About 12 days ago, I started feeling like I was coming down with something, and I did. What began as me feeling uncharacteristically cranky, out-of-sorts and inordinately tired blew up into the worst chest cold I can remember. I think now that it might have been the flu (again) even though I had it last year and got a flu shot this past October.
From what I've been reading on it, this season's flu shot is only about 25% effective, but can mitigate the worst of it.
Still, it's been awful.
I dragged myself to the college on Wednesday after missing last Monday's class, and went home and straight to bed after that. I spent many, many days in bed. So frustrating! But finally, I can sleep mostly through the night without coughing jags that leave me short of air, chest aching, wishing for this just to be over.
It's on the run now, and I am back in the art studio.
On Friday, I had a meeting with a very nice gallery on Bainbridge Island that wants to represent me. Bainbridge Arts and Crafts is right at the end of a major renovation, with a Grand-Re-opening (and a new name, apparently, which they are keeping secret until the opening) scheduled for a couple of weeks from now. The timing couldn't be better. I met with the head curator, his assistant, and the gallery's executive director. I had applied to them via an online process back in December, and heard from them a couple of weeks ago. They wanted to see 6 paintings in person. They ended up asking for all 6, and by the time I got home, had requested a 7th as well.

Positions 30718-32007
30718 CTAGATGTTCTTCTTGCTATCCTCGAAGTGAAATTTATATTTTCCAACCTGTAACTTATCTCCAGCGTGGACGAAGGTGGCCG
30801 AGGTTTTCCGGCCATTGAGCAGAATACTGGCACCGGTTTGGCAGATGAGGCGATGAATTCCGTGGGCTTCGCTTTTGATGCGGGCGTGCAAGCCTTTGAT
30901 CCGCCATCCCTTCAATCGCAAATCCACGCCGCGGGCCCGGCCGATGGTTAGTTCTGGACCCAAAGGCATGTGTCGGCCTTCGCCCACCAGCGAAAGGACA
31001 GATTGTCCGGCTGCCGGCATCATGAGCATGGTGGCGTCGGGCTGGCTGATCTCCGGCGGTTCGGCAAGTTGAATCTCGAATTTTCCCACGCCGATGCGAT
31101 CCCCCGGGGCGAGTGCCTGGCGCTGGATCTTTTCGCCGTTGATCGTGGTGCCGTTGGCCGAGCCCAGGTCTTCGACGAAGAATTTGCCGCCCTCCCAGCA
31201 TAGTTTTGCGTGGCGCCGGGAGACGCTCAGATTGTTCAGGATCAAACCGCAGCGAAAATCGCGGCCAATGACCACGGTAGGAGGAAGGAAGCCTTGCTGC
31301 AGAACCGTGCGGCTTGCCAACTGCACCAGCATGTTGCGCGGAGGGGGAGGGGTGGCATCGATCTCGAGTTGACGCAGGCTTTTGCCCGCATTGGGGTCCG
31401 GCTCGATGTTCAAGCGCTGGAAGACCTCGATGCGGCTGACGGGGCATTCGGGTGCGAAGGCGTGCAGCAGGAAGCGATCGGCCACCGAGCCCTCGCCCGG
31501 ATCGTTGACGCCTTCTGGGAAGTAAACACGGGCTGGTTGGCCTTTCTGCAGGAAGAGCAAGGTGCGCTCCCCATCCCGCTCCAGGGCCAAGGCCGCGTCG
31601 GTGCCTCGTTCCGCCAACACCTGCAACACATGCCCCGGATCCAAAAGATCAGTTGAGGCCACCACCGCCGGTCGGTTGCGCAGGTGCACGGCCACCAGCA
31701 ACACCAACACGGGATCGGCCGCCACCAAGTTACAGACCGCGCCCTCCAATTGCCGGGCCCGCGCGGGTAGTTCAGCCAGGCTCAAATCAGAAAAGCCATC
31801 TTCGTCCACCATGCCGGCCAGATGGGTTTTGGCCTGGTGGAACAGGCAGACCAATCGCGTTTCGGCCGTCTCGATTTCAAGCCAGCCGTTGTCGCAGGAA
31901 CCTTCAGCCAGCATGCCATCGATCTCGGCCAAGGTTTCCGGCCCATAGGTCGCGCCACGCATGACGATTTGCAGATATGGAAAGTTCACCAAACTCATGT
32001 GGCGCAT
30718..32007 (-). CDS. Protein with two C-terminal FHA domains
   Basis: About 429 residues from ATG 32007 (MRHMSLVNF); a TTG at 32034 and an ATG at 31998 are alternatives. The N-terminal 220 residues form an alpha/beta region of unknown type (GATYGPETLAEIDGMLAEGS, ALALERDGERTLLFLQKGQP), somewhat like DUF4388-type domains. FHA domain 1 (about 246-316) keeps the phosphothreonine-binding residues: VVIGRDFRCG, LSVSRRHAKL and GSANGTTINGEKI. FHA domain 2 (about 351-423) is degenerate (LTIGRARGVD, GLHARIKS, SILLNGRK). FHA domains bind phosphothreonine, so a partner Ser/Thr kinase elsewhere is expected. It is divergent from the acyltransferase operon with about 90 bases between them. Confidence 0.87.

I left two paintings with them, and took the other 4 back to make some changes they requested- they wanted them out of frames, which is fine by me. The two I left with them had plain black frames, but the other four had frames they thought were not showing the work to full advantage. They said their clientele are often willing to purchase work and have it framed themselves.
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A few weeks ago, just before I got sick, the BLP and I took a ride a little ways South of where we live, down a road that is just chock-full of old farms and decaying barns. The neighborhood is called Olalla. (Oh-la-la) Besides old barns, Olalla's claim to fame is their annual Americana music festival that draws musicians and audiences from a pretty large distance. It used to be strictly a Bluegrass festival, but they've broadened their lineup in recent years.
I took several pictures. The light was nice that day but not as dramatic as it could be, say early morning or late afternoon. We'll have to go back and re-shoot. Still, I was able to make the first painting of what I hope will be a series. This barn is owned by the Collins family of Olalla. The current owner is the great-grandson of the original owners. It's a bit of an idealized view- I left out the power poles and lines.
I painted this over the last couple of days, so glad to be well enough to work in the studio again. The flu leaving, and I'm totally jazzed about the gallery. I think it's going to be a huge opportunity for me.
Right now, I'm calling it Olalla Barn 1. Oils on canvas, 18" x 24". (c) Rose Guastella 2018